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Light Staffing Can Mean Heavy Liability

      This column is not to be substituted for legal advice. The writer, JANET K. FELDKAMP, practices in various aspects of health care, including long-term care survey and certification, certificate of need, health care acquisitions, physician and nurse practice, managed care and nursing related issues, and fraud and abuse. She is affiliated with Benesch Friedlander Coplan & Aronoff LLP of Columbus, Ohio.
      Most states have mandatory staffing ratios or other regulations intended to ensure that an adequate number of skilled personnel are on hand to provide quality nursing home care. Federal regulations are less specific, providing only that Medicare-certified nursing facilities “must provide services by sufficient numbers of … personnel on a 24-hour basis to provide nursing care to all residents in accordance with resident care plans.”
      Thus a nursing facility must have personnel in excess of applicable state requirements if the facility's residents require more care or supervision than can be met by the state standard.
      This past summer, a California jury found Skilled Healthcare Group guilty of understaffing its 22 nursing homes. The nursing home operator claimed that its facilities were unavoidably understaffed because of area workforce shortages. But the jury awarded statutory damages in the amount of $613 million, which was $500 per patient per day that the company was not in compliance with the state minimum staffing level of 3.2 nursing hours per patient per day.
      Although the plaintiffs did not show that any resident injury had resulted, California law permits plaintiffs to claim damages solely for violations of state regulations. The jury also awarded $58 million in restitution damages.
      In September, the company settled the matter for $50 million, with an additional $12.8 million to cover an earlier injunction that each of the company's facilities comply with state staffing levels.
      Despite the relative vagueness of the federal regulation on staffing, California is not atypical among states in specifying a minimum number of nursing or direct-care hours that a facility must provide per resident, per day. Because of the typical state-federal difference, the staffing level required of a particular nursing home (located at Tag F353) will vary according to multiple factors, including the acuity level of the facility's residents and even its physical layout.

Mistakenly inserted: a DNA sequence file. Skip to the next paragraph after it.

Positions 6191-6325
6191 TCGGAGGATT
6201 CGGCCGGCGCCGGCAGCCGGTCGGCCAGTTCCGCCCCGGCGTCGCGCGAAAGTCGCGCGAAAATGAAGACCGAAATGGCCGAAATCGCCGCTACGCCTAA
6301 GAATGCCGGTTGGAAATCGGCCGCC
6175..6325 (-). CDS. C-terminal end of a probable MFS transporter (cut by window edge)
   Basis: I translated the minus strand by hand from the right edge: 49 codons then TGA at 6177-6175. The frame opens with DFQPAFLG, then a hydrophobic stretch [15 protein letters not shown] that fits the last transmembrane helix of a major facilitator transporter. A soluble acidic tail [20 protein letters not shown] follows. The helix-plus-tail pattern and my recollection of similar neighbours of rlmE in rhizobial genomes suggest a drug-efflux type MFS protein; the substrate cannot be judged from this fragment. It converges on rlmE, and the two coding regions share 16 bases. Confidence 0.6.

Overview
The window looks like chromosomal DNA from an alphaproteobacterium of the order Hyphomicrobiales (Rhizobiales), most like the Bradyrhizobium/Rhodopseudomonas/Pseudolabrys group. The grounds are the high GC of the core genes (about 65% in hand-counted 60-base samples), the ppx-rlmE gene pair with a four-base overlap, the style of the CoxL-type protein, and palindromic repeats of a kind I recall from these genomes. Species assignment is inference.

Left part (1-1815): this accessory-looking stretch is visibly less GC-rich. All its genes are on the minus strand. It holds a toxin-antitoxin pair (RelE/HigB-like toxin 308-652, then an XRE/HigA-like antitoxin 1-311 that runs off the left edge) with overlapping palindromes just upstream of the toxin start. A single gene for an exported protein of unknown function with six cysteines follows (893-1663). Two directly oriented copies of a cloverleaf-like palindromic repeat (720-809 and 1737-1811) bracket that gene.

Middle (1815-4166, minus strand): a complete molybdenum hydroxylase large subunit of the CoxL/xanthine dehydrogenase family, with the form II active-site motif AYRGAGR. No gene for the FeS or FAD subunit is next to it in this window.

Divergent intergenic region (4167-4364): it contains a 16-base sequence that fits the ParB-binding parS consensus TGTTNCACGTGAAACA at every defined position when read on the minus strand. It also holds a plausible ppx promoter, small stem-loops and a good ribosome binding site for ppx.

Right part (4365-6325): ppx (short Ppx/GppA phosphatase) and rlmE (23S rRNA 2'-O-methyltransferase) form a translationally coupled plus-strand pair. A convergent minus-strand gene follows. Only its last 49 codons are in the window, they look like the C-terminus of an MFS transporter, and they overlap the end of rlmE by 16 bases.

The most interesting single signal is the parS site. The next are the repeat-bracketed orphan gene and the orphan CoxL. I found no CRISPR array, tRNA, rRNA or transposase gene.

In a 2006 decision, the Centers for Medicare & Medicaid Services' Departmental Appeals Board upheld the CMS's citation of a facility at the immediate jeopardy level and the imposition of civil money penalties after state surveyors determined that the facility was too spread out physically to allow a few staff members to care for many residents. Nurses in one unit were not able to see residents in another unit, the surveyors found.
      The facility had eight wings but only three nurses' stations. They were situated such that nurses sitting at the stations could not see down all the halls to which they were assigned. In fact, one nurses' station faced away from the halls to which the nurses were assigned.
      In addition to the difficult layout, nurses and nurses' aides were assigned to a large number of residents, many of whom required frequent, specialized care. The surveyors found that one aide was responsible for 34 residents located throughout three wings of the facility. Of those 34 residents, 27 were cognitively impaired, 26 were at risk of falling, 21 were incontinent, 12 were totally dependent, and 6 required assistance.
      The aide was required to perform 15-minute visual checks of all of the residents, but the surveyor testified that there was no way that the aide would have been able to do so. This aide and others, as well as nurses assigned throughout the facility, told the surveyors that it was difficult to complete their required tasks but that they did the best they could.
      At the time of the survey, several of the facility's residents had recently experienced serious falls and other accidents. The surveyors and the Departmental Appeals Board determined that the facility's staffing deficiencies were tied to its failure to prevent these incidents to the extent practicable. Even though the facility's staffing level exceeded the minimum required by state law, the board held that the level was insufficient to comply with Medicare's condition of participation: enough “to provide nursing care to all residents in accordance with resident care plans.”
      In 2005, the federal government settled a False Claims Act case with Life Care of Lawrenceville, Ga., for $2.5 million. The complaint was originally filed by five whistleblowers who alleged that the facility failed to provide appropriate nursing care such that premature deaths of several residents occurred.